Illegal Immigrants Who Are Victims of Crimes Eligible for Temporary Visa

Illegal immigrants who are victims of crime may be eligible for a temporary U Visa in order to help police make an arrest.

U Visa

DVIDSHUB

Many victims of crimes who are in the country illegally are afraid to come forward during an investigation for fear of being deported. The U Visa is a temporary visa, good for up to four years that is reserved to protect victims of crimes by ensuring the victims will not face deportation if they are able to help law enforcement investigate and prosecute their aggressors.

Eligibility requirements

According to the Department of Homeland Security, a person may be eligible for a U visa, otherwise known as U nonimmigrant visa, if they:

• “are the victim of qualifying criminal activity.
• have suffered substantial physical or mental abuse as a result of having been a victim of criminal activity.
• have information about the criminal activity. If [they] are under the age of 16 or unable to provide information due to a disability, a parent, guardian, or next friend may possess the information about the crime on your behalf (see glossary for definition of ‘next friend’).
• were helpful, are helpful, or are likely to be helpful to law enforcement in the investigation or prosecution of the crime. If [they] are under the age of 16 or unable to provide information due to a disability, a parent, guardian, or next friend may assist law enforcement on [their] behalf.
• The crime occurred in the United States or violated U.S. laws.
• are admissible to the United States. If [they] are not admissible, [they] may apply for a waiver on a Form I-192, Application for Advance Permission to Enter as a Nonimmigrant.”

Also listed by the Department of Homeland Security, U.S. Citizenship and Immigration Services are the ‘qualifying criminal activities” which are:

• Abduction
• Abusive Sexual Contact
• Blackmail
• Domestic Violence
• Extortion
• False Imprisonment
• Female Genital Mutilation
• Felonious Assault
• Fraud in Foreign Labor Contracting
• Hostage
• Incest
• Involuntary Servitude
• Kidnapping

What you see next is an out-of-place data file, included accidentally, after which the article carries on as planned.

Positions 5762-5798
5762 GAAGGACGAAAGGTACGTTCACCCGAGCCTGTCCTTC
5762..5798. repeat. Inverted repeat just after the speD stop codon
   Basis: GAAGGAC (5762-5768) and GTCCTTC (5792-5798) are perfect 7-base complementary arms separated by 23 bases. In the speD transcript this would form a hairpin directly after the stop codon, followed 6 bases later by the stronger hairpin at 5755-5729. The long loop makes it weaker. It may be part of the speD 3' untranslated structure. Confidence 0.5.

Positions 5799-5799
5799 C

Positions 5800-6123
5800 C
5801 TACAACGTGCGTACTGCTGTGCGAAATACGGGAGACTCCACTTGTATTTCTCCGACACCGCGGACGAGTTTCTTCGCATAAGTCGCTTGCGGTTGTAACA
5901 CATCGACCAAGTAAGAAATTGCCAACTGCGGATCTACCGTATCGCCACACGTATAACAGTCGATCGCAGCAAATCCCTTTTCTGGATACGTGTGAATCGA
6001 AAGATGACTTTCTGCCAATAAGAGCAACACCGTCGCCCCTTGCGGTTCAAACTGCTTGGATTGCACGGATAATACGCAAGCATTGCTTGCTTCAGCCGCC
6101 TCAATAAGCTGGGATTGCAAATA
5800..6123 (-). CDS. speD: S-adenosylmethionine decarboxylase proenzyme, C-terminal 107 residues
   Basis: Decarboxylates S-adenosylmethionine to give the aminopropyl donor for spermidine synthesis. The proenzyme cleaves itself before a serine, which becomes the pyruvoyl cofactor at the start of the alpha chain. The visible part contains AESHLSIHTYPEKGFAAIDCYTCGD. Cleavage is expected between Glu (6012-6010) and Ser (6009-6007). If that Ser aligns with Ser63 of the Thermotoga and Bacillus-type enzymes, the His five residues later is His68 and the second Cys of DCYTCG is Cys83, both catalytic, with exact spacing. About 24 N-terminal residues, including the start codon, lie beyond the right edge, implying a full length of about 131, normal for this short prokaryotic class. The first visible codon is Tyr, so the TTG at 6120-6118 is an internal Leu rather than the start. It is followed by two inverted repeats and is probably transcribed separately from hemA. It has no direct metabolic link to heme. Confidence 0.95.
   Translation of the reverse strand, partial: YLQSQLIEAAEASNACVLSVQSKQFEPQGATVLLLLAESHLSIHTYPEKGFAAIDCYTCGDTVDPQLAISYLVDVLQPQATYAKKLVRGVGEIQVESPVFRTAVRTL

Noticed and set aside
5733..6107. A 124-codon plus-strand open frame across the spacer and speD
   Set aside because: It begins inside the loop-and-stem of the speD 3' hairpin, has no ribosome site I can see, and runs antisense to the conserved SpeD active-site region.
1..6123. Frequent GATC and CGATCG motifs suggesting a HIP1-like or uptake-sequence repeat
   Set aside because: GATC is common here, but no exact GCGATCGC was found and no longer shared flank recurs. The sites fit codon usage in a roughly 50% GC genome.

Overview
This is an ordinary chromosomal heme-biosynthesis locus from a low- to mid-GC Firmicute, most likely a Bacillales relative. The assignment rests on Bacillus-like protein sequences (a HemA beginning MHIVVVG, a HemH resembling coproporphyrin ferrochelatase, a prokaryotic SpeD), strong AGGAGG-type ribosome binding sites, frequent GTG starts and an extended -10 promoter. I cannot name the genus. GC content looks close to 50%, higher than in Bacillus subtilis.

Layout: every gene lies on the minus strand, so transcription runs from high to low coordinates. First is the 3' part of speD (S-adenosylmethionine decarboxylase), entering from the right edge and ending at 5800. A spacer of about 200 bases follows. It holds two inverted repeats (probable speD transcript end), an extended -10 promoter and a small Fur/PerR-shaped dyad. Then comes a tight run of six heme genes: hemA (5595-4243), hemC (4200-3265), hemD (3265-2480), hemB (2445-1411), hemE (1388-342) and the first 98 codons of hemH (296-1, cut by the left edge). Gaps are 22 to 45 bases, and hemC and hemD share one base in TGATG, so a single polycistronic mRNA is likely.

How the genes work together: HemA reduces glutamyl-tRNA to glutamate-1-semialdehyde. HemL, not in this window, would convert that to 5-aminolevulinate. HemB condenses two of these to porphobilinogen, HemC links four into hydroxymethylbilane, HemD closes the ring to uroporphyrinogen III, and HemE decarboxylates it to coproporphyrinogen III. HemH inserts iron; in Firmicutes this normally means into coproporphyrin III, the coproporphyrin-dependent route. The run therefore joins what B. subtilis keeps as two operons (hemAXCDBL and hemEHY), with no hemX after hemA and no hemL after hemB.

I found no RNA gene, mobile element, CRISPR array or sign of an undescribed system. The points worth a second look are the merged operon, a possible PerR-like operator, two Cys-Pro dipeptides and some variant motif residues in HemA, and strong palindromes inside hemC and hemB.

• Manslaughter
• Murder
• Obstruction of Justice
• Peonage
• Perjury
• Prostitution
• Rape
• Sexual Assault
• Sexual Exploitation
• Slave Trade
• Stalking
• Torture
• Trafficking
• Witness Tampering
• Unlawful Criminal Restraint
• Other Related Crimes*†”

Abuse of a well-intended program

While the U visa was created originally to help those who were victims of sex trafficking through the Victims of Trafficking and Violence Protection Act of 2000, it is swelled into a free-for-all for any illegal immigrant willing to prosecute another person who has wronged them in order to be granted temporary citizenship. Otherwise minor offenses such as stalking, blackmail, and witness tampering are now qualifying criminal activities that can secure a victim a temporary citizenship. Those who are victims of more heinous crimes such as female genital mutilation, rape, and sex trafficking now have to fight for one of the 10,000 U visas granted annually.

Used ONLY if/when needed

Another concern over the U Visa program is the lack of a deadline between when a crime is committed and when a petition for a U visa is accepted. Victims of qualifying criminal activities can apply for a U Visa immediately after the crime or even over a decade later which was the case for Javier Flores Garcia of Philadelphia. Garcia and his brother were attacked by two other illegal immigrants, with Garcia and his brother suffering several stab wounds. The incident took place in 2004 yet Garcia did not apply for a U Visa and offer to help prosecute his assailants until 2016. Twelve years had passed, and Garcia only agreed to help police make a case against the two men when he himself was suddenly facing deportation.

Unfair tool to obtain a conviction

Although the U Visa has its place to help victims of crimes suffering from physical and mental abuse, many feel it is being overused and/or abused. Until the U Visa program is reexamined and revised to only help those who truly need it, its use in obtaining a conviction or rising a case from the dead should be strictly limited.

Murder and Desecration of a Dead Human Body

A Utah man was arrested over the weekend on suspicion of murder and also for desecration of a dead human body.

Beaten to death

Desecration of a Dead Human Body

Photo by: r. nial bradshaw

34 year old Kammy Edmunds, mother of two, was found battered and deceased in the bathroom of her Mt. Pleasant home Saturday morning and her fiancée has been arrested in connection with her death. Initially, 35 year old Anthony Jeffery Christensen told police Edmunds had supposedly died as a result of injuries sustained in a car crash but after further investigation, police determined she had been beaten to death. Christensen was booked as the sole suspect in the case.

“The car accident”

The fabricated story of the vehicle crash allegedly came about from Christensen attempting to blame Edmunds fatal injuries on a car crash that happened sometime in the late evening or early morning hours after he passed out drunk. In support of his story, Christensen’s late fiancée’s vehicle was found at the bottom of an embankment with her blood on the interior of the vehicle. Although the tale could have made sense to an untrained eye, investigators as well as a medical examiner concluded that the drive off the embankment would not have killed Edmunds. Additionally, her injuries consisted of multiple blows to the head which was not consistent with a car crash. Lastly, there was evidence that Edmunds body had been moved through the house post-mortem; all signs pointing to her fiancée as a her murderer.